Bad Trip

Could the antimalaria drug Lariam be as risky for you as the disease it's made to treat? And why are we still taking it?

Jordan Campbell

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IN MAY 1992, I was 19,000 feet up an unclimbed mountain called Ratangrian, in the Indian Himalayas. My two teammates and I were scaling a snowy ridge less than 300 feet from the summit when the panic hit me—not fear of falling but an alien sort of terror that I’d never felt before. “We need to get off this mountain!” I shouted. They thought I’d lost my nerve from the exposure. “We’re going down, now!” I commanded. We descended, but I’d blown our dreams of a first ascent.

Back home in Colorado, fear and fatigue crippled me. I also became inexplicably fixated on the idea of killing myself and fought dark visions of ending my life, uncharacteristic of my otherwise upbeat personality. None of the doctors I visited could tell me what was wrong. My symptoms went on for six years, and then, between 1998 and 2000, the problems gradually abated. I’ve since climbed in the Himalayas three times, but the mystery of the whole episode lingered until last January.

That’s when I stumbled across a 2002 news story about four murders allegedly committed by soldiers at Fort Bragg, North Carolina—two of whom subsequently killed themselves. It was speculated at the time that three of the four had been taking the antimalaria drug Lariam. (An Army investigation later ruled out any link, but the media attention ignited the first widespread scrutiny of the drug.) I’d taken Lariam in India. Back then, I hadn’t read the list of possible side effects published by Roche—the pharmaceutical company that makes Lariam—which indicated various maladies but said nothing about suicide. Reading the product information recently, I found a laundry list of what had ailed me: dizziness, severe anxiety, paranoia, disorientation, hallucinations, bad dreams, difficulty sleeping, depression, and suicidal thoughts. Though I was never able to get a medical diagnosis, I was sure I’d found my answer.

The more I looked into it, the more I discovered that I wasn’t the only one worried about Lariam. There’s a small-but-vocal camp, including Lariam Action USA (run by attorney Sue Rose), who believe the drug is dangerous. On the other hand, advocates note that it’s among the best tools for fighting one of the world’s deadliest diseases. The FDA’s position is that “Lariam is a valuable drug in helping to prevent malaria, but in rare instances it has been associated with serious psychiatric adverse events.” A Roche representative I contacted added: “The labeling for Lariam has been revised over time, in dialogue with the appropriate regulatory bodies, to reflect current medical and scientific knowledge.”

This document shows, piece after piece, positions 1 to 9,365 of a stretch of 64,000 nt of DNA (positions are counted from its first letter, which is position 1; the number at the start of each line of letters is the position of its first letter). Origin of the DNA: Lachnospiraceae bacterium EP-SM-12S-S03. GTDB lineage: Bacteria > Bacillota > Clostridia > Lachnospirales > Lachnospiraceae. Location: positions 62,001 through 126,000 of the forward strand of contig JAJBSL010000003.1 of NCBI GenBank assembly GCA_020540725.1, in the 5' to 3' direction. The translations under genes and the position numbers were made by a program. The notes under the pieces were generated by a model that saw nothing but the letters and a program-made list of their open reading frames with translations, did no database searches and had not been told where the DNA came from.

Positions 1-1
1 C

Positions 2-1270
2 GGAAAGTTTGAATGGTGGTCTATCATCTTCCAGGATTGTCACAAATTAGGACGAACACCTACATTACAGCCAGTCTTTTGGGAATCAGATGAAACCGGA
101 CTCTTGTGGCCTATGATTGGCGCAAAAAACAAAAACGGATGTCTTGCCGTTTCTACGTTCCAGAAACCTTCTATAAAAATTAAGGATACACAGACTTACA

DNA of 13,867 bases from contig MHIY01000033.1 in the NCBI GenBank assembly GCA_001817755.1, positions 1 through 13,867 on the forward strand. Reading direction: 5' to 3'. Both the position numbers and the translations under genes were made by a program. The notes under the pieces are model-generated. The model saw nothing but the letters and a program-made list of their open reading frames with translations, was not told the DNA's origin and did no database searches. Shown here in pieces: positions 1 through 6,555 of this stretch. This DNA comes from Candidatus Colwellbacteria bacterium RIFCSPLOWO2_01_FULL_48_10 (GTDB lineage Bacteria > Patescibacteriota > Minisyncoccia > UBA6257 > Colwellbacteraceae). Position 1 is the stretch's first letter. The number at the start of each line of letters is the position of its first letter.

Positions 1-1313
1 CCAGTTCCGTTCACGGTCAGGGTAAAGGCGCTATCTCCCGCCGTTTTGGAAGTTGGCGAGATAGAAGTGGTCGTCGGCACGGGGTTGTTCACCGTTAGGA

Mefloquine hydrochloride was developed at the Walter Reed Army Institute of Research after the Vietnam War. It’s been marketed in the U.S. as Lariam since 1989 and has been taken by more than 25 million people. Early reports of adverse physical and psychiatric side effects prompted the World Health Organization to issue a 1991 review that cited “severe and alarming” psychiatric events, but estimated the rate of incidence at one in 10,000.

In 1996, researchers at the UK-based Medical Advisory Services for Travellers Abroad, a national network of travel clinics, reported that one in 140 would experience side effects severe enough to interfere with daily activity and that 40 percent would experience some adverse effects. In 2003, a study in the British Medical Journal noted moderate to severe neuropsychological effects in 37 percent of participants. In late 2002, Roche had added a suicide disclaimer to its “Lariam Medication Guide,” which is approved and published by the FDA.

The problem is that many of those possibly affected—myself included—simply think they’ve gone nuts. Cases like mine often go unreported, but even when they surface, there’s no medical proof that Lariam is to blame. Previous reports were based on surveys of large numbers of patients. There has been no clinically proven link between Lariam and mental illness in humans. In 2006, a study at Walter Reed showed that the drug causes degeneration in the brain stems of rats.

As they say in pharmaceutical commercials, consult your doctor. There are other antimalaria drugs, but there are reasons, including dosage frequency, why doctors choose one over another. Most physicians don’t have the same fear of Lariam that I do, and many still readily prescribe it. Dr. Stephen Hoffman, the CEO of Sanaria, a small biotech company in Maryland that’s working on a malaria vaccine, is one of them. “I still give Lariam to my children,” says Hoffman, who has worked with the drug since 1981 and witnessed malaria’s devastation and Lariam’s remarkable effectiveness against it. “The side effects are predictable and relatively uncommon. All drugs come with risks. You have to weigh the side effects against the chances of getting malaria.”

If only I’d known back in 1992 what I know today.

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